German legislators back vaccine mandate for health workers

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German legislators overwhelmingly backed a bill on Friday that requires staff at hospitals and nursing homes to get immunised against the coronavirus — the first of two vaccine mandates being considered in the country.

Health Minister Karl Lauterbach had earlier told parliament it was unconscionable that some who work with particularly vulnerable people were still not vaccinated.

“This vaccine mandate is necessary because it’s completely unacceptable that, after two years of pandemic, people who have entrusted their care to us are dying unnecessarily in institutions because unvaccinated people work there,” he said.

“We cannot accept this.”

Virus Outbreak Germany
German Health Minister Karl Lauterbach (Bernd von Jutrczenka/dpa via AP)

Parliament’s upper house, or Bundesrat, approved the bill hours later, after legislators agreed to fast-track the legislative process.

A second, more contentious bill that would make Covid-19 jabs compulsory for all is being prepared and could be debated by parliament next month.

The far-right Alternative for Germany, or AfD, party is opposed to the universal vaccine mandate.

Some members of other parties, including the former health minister in Angela Merkel’s departed government, have also said they will vote against that measure.

AfD’s co-leader Tino Chrupalla accused the new German government, which took office on Wednesday, of undermining the public’s trust by reversing assurances over the summer that there would be no vaccine mandates.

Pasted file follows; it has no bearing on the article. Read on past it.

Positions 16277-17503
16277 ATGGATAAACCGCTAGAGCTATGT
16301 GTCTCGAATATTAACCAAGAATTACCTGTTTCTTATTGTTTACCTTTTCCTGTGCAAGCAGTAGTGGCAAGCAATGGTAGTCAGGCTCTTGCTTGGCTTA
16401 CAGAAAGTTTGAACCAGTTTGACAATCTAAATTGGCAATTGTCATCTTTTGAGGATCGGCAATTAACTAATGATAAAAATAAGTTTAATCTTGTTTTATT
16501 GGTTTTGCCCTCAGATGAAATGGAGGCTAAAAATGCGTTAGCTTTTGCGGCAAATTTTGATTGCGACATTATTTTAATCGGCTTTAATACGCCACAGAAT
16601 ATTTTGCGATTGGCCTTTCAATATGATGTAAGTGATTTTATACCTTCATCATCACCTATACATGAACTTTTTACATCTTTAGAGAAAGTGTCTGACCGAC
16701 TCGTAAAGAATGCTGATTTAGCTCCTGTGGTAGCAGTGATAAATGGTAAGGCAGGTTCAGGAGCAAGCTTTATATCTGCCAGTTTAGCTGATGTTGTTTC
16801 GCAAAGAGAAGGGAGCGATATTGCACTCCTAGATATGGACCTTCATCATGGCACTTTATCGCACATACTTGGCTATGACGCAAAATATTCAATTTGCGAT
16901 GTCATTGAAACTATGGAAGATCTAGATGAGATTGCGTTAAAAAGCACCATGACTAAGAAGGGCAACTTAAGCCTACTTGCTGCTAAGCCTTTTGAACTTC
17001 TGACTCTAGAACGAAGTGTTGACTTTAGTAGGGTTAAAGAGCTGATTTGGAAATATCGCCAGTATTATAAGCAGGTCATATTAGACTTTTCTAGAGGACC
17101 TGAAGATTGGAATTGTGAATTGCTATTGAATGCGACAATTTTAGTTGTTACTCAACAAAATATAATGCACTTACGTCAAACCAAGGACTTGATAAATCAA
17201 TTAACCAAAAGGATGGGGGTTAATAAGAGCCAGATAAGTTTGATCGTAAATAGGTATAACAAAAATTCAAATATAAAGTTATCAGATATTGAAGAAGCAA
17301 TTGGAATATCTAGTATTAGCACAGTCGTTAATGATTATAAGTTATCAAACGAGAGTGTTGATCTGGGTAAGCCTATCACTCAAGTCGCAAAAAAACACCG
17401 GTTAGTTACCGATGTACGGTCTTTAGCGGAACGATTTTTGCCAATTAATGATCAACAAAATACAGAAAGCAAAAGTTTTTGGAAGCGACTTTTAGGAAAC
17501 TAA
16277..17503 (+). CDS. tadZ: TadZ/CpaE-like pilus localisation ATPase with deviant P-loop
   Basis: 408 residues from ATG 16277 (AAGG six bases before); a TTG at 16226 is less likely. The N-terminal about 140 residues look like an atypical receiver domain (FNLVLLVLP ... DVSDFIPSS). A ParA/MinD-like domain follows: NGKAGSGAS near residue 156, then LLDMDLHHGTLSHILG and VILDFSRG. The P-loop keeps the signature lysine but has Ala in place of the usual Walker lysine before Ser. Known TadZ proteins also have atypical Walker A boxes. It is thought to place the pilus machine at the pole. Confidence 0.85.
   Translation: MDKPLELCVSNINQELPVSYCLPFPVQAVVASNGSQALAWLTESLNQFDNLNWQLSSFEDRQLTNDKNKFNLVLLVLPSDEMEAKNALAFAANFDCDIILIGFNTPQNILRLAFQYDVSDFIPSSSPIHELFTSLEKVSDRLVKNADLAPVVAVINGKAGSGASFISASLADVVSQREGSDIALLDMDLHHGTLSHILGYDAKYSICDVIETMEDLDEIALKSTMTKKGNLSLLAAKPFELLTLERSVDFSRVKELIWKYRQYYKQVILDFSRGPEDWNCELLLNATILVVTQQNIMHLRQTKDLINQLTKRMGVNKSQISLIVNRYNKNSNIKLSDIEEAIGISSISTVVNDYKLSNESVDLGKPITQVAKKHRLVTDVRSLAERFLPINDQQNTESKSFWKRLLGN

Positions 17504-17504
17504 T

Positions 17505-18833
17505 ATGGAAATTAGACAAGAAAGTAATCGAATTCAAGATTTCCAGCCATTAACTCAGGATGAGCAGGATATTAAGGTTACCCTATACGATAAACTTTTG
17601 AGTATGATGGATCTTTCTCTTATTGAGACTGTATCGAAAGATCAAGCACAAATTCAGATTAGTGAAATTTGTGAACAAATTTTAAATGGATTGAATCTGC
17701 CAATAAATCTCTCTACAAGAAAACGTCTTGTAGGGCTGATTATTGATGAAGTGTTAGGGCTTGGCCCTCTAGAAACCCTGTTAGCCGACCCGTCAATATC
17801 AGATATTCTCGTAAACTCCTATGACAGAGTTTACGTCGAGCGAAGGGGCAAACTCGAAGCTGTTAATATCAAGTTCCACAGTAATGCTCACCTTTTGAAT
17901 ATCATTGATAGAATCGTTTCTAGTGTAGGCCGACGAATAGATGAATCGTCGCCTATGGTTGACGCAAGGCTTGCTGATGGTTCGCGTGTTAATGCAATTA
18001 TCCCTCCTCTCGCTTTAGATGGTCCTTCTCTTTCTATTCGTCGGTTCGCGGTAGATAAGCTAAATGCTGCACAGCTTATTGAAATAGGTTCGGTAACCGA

He also warned that care workers who refuse to get vaccinated could quit their jobs if the jab becomes compulsory.

The new measure means workers in health care facilities will need to show they are fully vaccinated or have recovered from Covid-19 by mid-March next year.

Official figures show that about 69.4 % of Germany’s population of 83 million are fully vaccinated.

Neighbouring Austria, which has a slightly lower vaccination rate, announced plans on Thursday to impose fines of up to 3,600 euros (around £3,000) on people who flout a coronavirus vaccine mandate it aims to introduce in February for all residents age 14 and over.

Austrian Health Minister Wolfgang Mueckstein said people who are eligible for exemptions will have to have those registered in a central vaccination register, which will be checked at regular three-month intervals. The first cut-off date will be March 15.

Mr Lauterbach, the new German health minister, had urged politicians to put aside party politics and support the bill, which also includes measures such as allowing pharmacists, vets and dentists to perform vaccinations, and the option to restrict sports and leisure events and close restaurants in regions with high case numbers.

“We have no time to lose,” he said.

Germany recorded 61,288 newly confirmed cases of Covid-19 over the past 24 hours, and 484 deaths.

Doctors have warned that while the number of new infections are going down, the peak of hospital admissions is likely to be reached during the festive period.

Meanwhile, organisers of the annual New Year’s Eve celebrations in front of Berlin’s iconic Brandenburg Gate say they plan to stage the event without a live audience again.

The party normally draws hundreds of thousands of revellers, but no spectators were permitted last year for the first time due to the pandemic.

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